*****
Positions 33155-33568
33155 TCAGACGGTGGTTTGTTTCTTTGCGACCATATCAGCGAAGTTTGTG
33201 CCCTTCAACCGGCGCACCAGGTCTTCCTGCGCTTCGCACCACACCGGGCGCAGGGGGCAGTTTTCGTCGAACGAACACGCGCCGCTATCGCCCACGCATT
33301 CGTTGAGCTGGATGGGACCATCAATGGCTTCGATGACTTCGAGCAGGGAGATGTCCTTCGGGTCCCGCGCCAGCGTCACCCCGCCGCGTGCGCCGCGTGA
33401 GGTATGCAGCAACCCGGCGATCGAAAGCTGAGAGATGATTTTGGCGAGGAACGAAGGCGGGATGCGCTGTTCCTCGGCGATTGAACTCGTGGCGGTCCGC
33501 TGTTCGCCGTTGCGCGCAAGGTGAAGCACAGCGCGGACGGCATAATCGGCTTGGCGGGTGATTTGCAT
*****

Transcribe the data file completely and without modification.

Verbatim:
Positions 33155-33568
33155 TCAGACGGTGGTTTGTTTCTTTGCGACCATATCAGCGAAGTTTGTG
33201 CCCTTCAACCGGCGCACCAGGTCTTCCTGCGCTTCGCACCACACCGGGCGCAGGGGGCAGTTTTCGTCGAACGAACACGCGCCGCTATCGCCCACGCATT
33301 CGTTGAGCTGGATGGGACCATCAATGGCTTCGATGACTTCGAGCAGGGAGATGTCCTTCGGGTCCCGCGCCAGCGTCACCCCGCCGCGTGCGCCGCGTGA
33401 GGTATGCAGCAACCCGGCGATCGAAAGCTGAGAGATGATTTTGGCGAGGAACGAAGGCGGGATGCGCTGTTCCTCGGCGATTGAACTCGTGGCGGTCCGC
33501 TGTTCGCCGTTGCGCGCAAGGTGAAGCACAGCGCGGACGGCATAATCGGCTTGGCGGGTGATTTGCAT